Technology

Mistry's Mistake

By Fenella SaundersJan 1, 1997 12:00 AM

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Pravin Mistry is a lucky man. A few years ago, the metallurgist and president of qqc in Dearborn, Michigan, was coating a piece of metal with titanium diboride to make it last longer when he noticed some unexpected speckles on the surface. He quickly realized that he had mistakenly used carbon dioxide gas instead of nitrogen in the process. When he ran some tests on the speckles, however, he couldn’t believe his eyes: they were pure diamond.

That was how Mistry discovered a cheaper and easier way to cover objects with a thin layer of artificial diamonds, thereby making them harder, for which he was awarded the patents last September. Conventional techniques require placing the entire object either under very high heat and pressure or in a vacuum chamber for hours at a time while carbon crystallizes on its surface. Mistry’s method is much simpler. He bathes the object in nitrogen gas, which contains the reaction and may help the diamonds adhere better to the surface. Then he pumps in some carbon dioxide gas and blasts the object with lasers. The lasers create a shock wave--a small area of intense heat and pressure--that causes carbon from the carbon dioxide to crystallize on the surface. You put the heat only where you need it, says Mistry.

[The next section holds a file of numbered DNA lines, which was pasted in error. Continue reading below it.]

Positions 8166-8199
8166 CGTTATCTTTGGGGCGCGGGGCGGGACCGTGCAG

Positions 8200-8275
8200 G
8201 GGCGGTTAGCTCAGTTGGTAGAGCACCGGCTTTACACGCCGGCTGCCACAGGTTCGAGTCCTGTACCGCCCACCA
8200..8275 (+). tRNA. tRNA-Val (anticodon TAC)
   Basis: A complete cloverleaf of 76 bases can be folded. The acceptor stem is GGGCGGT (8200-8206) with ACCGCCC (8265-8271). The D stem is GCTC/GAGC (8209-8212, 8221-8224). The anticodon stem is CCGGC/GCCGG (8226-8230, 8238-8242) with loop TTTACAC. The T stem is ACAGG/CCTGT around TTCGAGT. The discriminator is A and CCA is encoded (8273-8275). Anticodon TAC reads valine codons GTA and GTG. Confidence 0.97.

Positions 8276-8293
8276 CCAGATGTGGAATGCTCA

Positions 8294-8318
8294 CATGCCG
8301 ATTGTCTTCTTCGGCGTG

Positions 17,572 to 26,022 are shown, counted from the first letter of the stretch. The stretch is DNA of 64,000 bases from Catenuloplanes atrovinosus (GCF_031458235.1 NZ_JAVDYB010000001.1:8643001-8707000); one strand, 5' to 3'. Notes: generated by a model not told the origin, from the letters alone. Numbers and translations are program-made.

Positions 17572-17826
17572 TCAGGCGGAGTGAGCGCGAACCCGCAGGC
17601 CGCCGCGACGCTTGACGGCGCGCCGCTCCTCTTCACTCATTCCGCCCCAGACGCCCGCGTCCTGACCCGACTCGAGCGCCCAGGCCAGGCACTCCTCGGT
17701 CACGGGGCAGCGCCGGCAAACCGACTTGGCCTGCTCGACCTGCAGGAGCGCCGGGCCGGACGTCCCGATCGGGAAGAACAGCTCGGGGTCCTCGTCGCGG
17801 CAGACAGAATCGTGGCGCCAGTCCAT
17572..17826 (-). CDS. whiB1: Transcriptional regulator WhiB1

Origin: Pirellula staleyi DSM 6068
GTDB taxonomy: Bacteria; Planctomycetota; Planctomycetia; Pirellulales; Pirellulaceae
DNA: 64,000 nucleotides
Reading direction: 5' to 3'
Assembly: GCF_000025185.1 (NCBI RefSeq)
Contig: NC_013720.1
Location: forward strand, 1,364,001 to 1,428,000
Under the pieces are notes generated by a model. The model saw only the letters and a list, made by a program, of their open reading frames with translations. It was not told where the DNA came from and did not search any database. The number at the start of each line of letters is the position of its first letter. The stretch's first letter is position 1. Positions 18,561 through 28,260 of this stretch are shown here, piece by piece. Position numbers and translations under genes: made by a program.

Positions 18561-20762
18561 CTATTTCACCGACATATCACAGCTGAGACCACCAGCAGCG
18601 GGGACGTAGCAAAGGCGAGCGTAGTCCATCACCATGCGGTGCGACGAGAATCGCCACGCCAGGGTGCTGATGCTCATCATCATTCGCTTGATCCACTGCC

Mistry isn’t quite sure how the carbon atoms manage to align themselves as diamond. These days, however, he is more concerned with finding applications for his technique, which he claims is also more versatile than conventional ones. If you look at current technology, it can do flat plates and a few simple shapes, he says, Give them a drill bit and they can’t coat it. We can coat pretty much anything.

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